Impromptu National Gallery Visit

I had a rare day out of the office today with my boss. It was, in fact, rather pointless and involved a trip up to London for a meeting that could have been done over the phone. But, as the meeting finished at midday, I decided to take advantage of the spare time I had before hopping back on the train back to the country. So, I hit the National Gallery and here are my highlights…

Susanna at her Bath -1850, Francesco Hayez

Susanna at her Bath at The National Gallery

This painting is just beautiful. Susanna is so stunning with her pale skin, long dark hair and pursed lips. But it was her eyes that caught my attention from across the other side of the room. They are so piercing, so accusing and look right through you. Once you know that she is staring at two corrupt elders from the Apocryphal Book of Daniel (Chapter 13) who threaten to accuse her of adultery if she does not give into them, you realise why her gaze is so intense.
I love the stark colours of her skin & the white cloth around her against the dark background, it makes her all the more striking and is a brilliant representation of chiaroscuro (the term given to the contrast between light and dark).

The Execution of Lady Jane Grey – 1833, Paul Delaroche

The Execution of Lady Jane Grey at The National Gallery

I don’t know a lot about Lady Jane Grey but after seeing this painting I want to know everything! This scene of her execution is enormous and once again her pale skin & white clothing make her remarkably stunning. She was only 16 when she was sent to her death and her youth and beauty are portrayed beautifully here against the ageing Lieutenant of the Tower and executioner.

A Young Woman seated at a Virginal – about 1670-2, Johannes Vermeer

A Young Woman seated at a Virginal at The National Gallery

Vermeer was the main reason I wanted to go to the National Gallery. After studying him in depth in my art history course, I have become a big fan of his work. I love the way painters of the Dutch Golden Age illustrate perspective – placing an object in the foreground leading the viewer in (repoussoir), tiled flooring, specifically angled furniture and stark background walls with little interest. All of this is represented in this painting but what I love most about it is the doll-like features of the girl and the stunning way he has painted the fabric in her dress. If you stand away from the painting the fabric is so silky and the folds are so dramatic but stand up close and you see it is made up of very simple lines of about three tones of blue.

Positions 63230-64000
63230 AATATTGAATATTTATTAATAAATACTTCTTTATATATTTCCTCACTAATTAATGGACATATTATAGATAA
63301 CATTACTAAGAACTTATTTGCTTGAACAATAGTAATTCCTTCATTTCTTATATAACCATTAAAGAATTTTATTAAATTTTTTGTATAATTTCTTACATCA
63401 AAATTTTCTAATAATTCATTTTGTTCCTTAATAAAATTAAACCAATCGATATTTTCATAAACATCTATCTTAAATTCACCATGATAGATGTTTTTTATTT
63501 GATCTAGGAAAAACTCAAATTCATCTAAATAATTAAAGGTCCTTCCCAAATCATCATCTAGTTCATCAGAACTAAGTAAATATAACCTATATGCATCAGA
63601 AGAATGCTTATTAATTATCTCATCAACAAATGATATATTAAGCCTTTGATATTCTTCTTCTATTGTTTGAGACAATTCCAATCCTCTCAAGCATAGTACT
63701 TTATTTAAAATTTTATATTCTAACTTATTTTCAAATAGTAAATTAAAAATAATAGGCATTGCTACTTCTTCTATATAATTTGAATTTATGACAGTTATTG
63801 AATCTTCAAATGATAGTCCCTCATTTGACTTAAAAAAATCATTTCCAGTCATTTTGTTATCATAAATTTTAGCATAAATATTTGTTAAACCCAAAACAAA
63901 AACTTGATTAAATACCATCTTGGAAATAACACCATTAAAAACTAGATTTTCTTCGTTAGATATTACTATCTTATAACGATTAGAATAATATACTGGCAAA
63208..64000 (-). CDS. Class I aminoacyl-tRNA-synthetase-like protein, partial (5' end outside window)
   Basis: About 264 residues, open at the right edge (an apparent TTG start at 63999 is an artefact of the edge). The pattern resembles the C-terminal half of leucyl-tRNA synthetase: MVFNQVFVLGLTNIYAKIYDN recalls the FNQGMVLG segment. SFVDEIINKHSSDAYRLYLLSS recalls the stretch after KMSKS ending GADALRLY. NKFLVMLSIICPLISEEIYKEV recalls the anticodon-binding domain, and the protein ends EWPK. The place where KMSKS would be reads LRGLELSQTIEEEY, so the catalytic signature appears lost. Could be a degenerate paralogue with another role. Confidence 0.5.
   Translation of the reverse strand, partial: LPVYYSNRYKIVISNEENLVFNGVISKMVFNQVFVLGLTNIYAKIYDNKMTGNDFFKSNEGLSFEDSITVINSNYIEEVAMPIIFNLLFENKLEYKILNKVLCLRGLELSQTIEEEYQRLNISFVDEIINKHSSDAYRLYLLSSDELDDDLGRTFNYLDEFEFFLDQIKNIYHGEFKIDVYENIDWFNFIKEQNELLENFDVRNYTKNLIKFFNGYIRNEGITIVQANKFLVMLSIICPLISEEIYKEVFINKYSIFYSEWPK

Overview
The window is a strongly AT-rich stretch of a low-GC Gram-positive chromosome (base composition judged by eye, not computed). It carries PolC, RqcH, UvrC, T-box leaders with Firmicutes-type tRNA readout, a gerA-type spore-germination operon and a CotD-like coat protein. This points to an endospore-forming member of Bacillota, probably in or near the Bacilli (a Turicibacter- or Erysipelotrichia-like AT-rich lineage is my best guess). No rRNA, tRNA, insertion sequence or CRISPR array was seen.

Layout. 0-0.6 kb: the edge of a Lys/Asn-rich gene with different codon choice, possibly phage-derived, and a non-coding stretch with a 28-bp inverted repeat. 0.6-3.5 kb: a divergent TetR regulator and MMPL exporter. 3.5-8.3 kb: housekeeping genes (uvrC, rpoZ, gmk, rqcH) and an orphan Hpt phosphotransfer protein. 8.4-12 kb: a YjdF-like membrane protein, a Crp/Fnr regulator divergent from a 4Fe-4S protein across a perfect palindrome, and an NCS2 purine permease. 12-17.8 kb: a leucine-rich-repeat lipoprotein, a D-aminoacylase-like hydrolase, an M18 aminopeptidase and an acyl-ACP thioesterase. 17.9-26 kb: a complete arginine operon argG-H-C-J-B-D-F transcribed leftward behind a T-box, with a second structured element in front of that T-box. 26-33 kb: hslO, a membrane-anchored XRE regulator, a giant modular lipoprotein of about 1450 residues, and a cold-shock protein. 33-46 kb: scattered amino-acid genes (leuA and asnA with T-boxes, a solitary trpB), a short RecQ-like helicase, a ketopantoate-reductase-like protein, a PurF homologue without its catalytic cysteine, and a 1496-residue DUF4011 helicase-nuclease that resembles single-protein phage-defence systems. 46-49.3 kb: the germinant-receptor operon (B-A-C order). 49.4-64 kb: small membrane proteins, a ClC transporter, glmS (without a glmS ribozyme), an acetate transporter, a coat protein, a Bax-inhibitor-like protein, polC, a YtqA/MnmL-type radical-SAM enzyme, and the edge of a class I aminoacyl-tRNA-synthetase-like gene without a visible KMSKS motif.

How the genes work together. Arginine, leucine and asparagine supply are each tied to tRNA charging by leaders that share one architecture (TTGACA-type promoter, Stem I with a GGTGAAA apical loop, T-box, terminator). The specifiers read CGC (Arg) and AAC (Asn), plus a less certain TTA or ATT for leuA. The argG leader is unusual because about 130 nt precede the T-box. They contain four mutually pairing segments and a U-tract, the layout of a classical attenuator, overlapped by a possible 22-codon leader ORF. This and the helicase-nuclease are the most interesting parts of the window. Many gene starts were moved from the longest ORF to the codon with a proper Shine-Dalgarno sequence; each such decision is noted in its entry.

The Courtyard of a House in Delft – 1658, Pieter de Hooch

The Courtyard of a House in Delft at The National Gallery

Pieter de Hooch is another Dutch Golden Age artist and this painting portrays the other reason I like this era. I am not a fan of religious paintings; quite frankly, they bore me! But during this movement artists began painting real-life, ordinary, everyday objects and scenes. De Hooch’s painting shows an ordinary day in Delft with no life changing event, just people going about their business. This form of painting was seen as a lesser form of art during its time but to me this is more important than any image of some miracle mentioned in the bible because this shows a moment in real history. Without these paintings we wouldn’t know what life was really like back then.

Rain, Steam, and Speed – The Great Western Railway – 1844, Joseph Mallord William Turner

Rain, Steam, and Speed – The Great Western Railway at The National Gallery

This Turner painting particularly caught my eye because of its subject. My dad is fascinated by the history of the Great Western Railway, having always lived in the south of England, and as a child I was always taken to railway museums & steam engine rallies. But it was also the fact that the entire image is painted in his blurred style, including the train. Many of the Turner’s I have seen have had the sky and/or landscape painted in this style but with the focal object, such as a ship, much more defined. I like the fact that nothing is really distinguishable in this one.

Winter Landscape – probably 1811, Caspar David Friedrich

Winter Landscape at The National Gallery

This was another painting that caught my eye from across the other side of the room. It’s not that big, just a little larger than a sheet of A4, but it’s eeriness is so captivating. The snow is stark white and, after the last few months of weather we’ve just had, the freezing fog was so familiar to me. But with its Gothic cathedral poking out through the fog it gave me a sense of the dark streets of Victorian England and Jack the Ripper! I barely noticed the crippled man lying against the rock and his crutches strewn across the foreground but I understand its symbolism. The scene is bleak and dark but the crippled man has struggled to a position where strong evergreen trees are thriving despite this and in their centre is placed a crucifix.

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Just a vintage gal suffering from the Golden Age syndrome. A lover of all things old, especially the 1930s, seamstress, crocheter, maker of hats and enjoys rummaging at flea markets.

One Comment

  1. Hi,

    A wonderful post. Great to look at the work through your eyes with your insight. I liked all the work you mentioned. I think I will also research Lady Grey.

    Look forward to more art updates as well as blog posts in general.

    Best Regards

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